It’s been coming for weeks: The news that the provincial government is moving to cool the Ontario housing market is no surprise, but speculation as to what changes would be made is finally at an end. Plans for specific measures to take control of Southern Ontario’s skyrocketing housing market—and the squeeze it’s put on both buyers and renters—were announced by the Ministry of Finance Thursday morning, under the banner of an Ontario Fair Housing Plan.
While the legislation has yet to be introduced at Queen’s Park—which means there’s a long process of consultation and implementation ahead before yesterday’s announcement makes it into law—here are the highlights of what landlords can potentially expect going forward for property ownership and rental in Ontario.
While all eyes are on the proposed 15% Non-Resident Speculation tax on home purchases—not unlike Vancouver’s—which would look to discourage non-citizens, corporations, or non-permanent residents who aren’t resident in the properties they purchase in the GTA, the measures that will likely impact renters, landlords, and hopeful owners of investment units are a slew of smaller ones designed to more closely enforce standards in the rental system.
The major change will be a move to expand the existing rent control system, which currently applies only to units built before 1991, to all units in Ontario regardless of age—that means rent increases would be legally required to fall under the provincial guideline for that year unless paperwork is filed for an above-guideline increase. The increase will be capped at 2.5%.
Combined with a proposal to develop a standard lease across the province, allow cities to enact a vacant homes tax, close the loophole that allows evictions for the landlord’s own use of the property, prioritize elevator work orders in high-rises, and change process at the Landlord and Tenant Board, the announced initiatives add up to a significant rise in regulation of property rental in the province of Ontario. Add in developer incentives to increase housing stock, specifically targeted at rental-directed, low- and middle-income housing, and there will be enough competition coming online to create a market incentive, as well as a regulatory one, for landlords to double down on responsible practices.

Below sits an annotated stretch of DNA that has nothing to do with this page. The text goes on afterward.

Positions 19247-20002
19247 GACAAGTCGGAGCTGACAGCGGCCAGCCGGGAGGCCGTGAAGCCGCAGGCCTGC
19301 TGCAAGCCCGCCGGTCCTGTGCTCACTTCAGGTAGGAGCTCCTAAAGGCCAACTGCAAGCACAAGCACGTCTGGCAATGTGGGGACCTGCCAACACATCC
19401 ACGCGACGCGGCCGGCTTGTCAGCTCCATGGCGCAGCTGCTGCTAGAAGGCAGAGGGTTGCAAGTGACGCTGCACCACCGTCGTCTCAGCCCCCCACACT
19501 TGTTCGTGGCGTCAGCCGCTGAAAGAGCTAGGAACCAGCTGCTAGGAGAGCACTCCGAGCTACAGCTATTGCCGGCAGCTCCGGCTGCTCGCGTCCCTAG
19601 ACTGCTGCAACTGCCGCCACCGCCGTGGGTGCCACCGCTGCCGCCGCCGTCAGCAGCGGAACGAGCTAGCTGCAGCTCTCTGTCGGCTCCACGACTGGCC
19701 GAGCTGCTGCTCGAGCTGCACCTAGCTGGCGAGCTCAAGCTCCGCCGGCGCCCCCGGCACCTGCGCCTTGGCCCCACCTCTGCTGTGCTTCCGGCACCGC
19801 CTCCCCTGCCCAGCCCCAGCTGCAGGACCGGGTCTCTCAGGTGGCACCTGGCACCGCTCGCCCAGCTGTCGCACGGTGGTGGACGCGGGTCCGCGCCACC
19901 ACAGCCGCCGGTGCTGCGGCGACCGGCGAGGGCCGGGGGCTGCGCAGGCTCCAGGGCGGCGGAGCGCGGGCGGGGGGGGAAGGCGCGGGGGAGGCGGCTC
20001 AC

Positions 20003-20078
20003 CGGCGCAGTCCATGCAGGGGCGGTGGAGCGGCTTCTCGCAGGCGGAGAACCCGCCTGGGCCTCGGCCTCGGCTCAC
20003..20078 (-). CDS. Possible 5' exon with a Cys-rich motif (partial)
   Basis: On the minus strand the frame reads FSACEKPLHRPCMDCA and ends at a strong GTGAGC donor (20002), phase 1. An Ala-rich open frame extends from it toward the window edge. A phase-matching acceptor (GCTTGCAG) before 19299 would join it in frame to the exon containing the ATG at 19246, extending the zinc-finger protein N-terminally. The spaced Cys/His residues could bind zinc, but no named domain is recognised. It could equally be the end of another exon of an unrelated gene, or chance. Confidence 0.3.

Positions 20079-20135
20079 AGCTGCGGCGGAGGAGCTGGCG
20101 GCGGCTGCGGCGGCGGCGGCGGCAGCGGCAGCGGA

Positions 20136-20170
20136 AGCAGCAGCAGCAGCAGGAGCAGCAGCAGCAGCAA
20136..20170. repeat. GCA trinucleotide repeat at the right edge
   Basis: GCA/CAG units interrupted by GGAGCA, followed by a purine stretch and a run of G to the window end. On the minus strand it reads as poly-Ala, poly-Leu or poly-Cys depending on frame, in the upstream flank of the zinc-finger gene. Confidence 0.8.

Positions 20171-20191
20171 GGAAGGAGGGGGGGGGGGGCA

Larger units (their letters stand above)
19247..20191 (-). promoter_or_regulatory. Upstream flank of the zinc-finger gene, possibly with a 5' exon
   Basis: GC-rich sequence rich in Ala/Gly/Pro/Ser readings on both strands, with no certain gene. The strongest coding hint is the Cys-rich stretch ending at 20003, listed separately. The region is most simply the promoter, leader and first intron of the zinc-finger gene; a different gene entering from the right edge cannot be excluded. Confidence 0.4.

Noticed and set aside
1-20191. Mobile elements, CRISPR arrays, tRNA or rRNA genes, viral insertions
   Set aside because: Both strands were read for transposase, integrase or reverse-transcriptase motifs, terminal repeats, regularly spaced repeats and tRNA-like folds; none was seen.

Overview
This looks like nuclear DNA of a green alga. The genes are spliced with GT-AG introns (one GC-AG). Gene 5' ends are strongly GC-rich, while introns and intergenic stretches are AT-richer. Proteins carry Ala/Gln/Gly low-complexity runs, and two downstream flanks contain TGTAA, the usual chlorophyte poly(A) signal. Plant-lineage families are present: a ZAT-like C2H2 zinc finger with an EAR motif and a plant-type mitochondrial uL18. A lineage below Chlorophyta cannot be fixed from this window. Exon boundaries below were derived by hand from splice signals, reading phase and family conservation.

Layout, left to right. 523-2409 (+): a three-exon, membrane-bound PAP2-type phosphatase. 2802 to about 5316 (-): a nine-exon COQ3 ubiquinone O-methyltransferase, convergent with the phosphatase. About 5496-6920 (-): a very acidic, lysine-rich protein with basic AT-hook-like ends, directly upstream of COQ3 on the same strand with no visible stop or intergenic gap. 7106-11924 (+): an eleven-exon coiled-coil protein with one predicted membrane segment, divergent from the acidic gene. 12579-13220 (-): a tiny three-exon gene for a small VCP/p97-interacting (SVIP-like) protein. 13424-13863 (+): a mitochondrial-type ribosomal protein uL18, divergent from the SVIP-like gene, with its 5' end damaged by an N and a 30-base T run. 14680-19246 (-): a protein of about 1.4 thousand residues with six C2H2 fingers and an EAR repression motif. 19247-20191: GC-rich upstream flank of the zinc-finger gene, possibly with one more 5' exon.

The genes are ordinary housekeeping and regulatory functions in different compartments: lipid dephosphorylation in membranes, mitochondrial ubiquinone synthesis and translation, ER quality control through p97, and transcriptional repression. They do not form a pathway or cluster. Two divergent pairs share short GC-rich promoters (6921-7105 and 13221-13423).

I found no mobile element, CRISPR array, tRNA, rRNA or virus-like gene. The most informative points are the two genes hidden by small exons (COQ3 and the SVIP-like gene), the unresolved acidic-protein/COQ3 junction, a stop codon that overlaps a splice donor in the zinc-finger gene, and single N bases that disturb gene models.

For investors looking to enter the property rental market, a ban on “assignment flipping”—selling the title to pre-construction units before building completion, to make a profit on their deposit—is both an incentive to make considered decisions before putting down that deposit and a safeguard against paying twice the price for a pre-construction unit. Combined with new rules that would require buyers to disclose whether a unit was purchased for investment purposes, deliberation will be a definite plus when looking to buy a first—or new—investment unit.
Ultimately, analysis of yesterday morning’s announcement is premature: All legislation changes somewhat in the process of debate, consultation, and committee hearings, and with so many interests affected—renters, owners, landlords, developers, municipalities, and more—the consultation process will likely be busy, with the government paying close attention.
However, taken as a snapshot of what the provincial government is hoping to accomplish in shaping housing accessibility, the clear winners are going to be responsible landlords. While a drive toward purpose-built rental housing is likely to change the condo rental market over time, this push toward regulation doesn’t do much but legally formalize best practices in the rental industry: timely repairs, good-faith dealing, reasonable rent increases that a stable long-term tenant can pay, and working with a good knowledge of the Residential Tenancies Act.
There’s also significant protection for landlords built into these regulatory moves: a standard province-wide lease—a measure already in use in Quebec—will go a long way to keeping new or inexperienced landlords from writing leases that aren’t legal or leaving out important provisions that could protect them and their property, and significantly cut down on the amount of disputes that make it all the way to the Board.
Know your best practices
Treating the job of a landlord lightly has never been a winning play: between replacing unhappy tenants year after year, repairing damage, the time lost on misunderstandings, and—in the most serious cases—paying legal fees and fines after being brought up before the Landlord and Tenant Board, it’s always cost more to be a disinterested landlord than an active and responsible one.
With yesterday’s Fair Housing Plan, Ontario’s housing laws seem set to make the cost of disinterested property management that much higher—and to provide a formal financial boost to landlords who treat their investment properties with professionalism and care.
If you’re just entering the investment rental market or aren’t sure that your life allows you to put in the kind of commitment it will take to run your rental unit to the standards the Fair Housing Plan lays out, it’s a good idea to treat the legislation period as a head start. With a clear plan as to how you’ll meet those standards, a financial plan that takes rent increase guidelines into account, and a clear idea of what you want your property to do for you, it’s more than possible to treat tighter condo rental regulation as a chance to up your game—and build a better business in the process.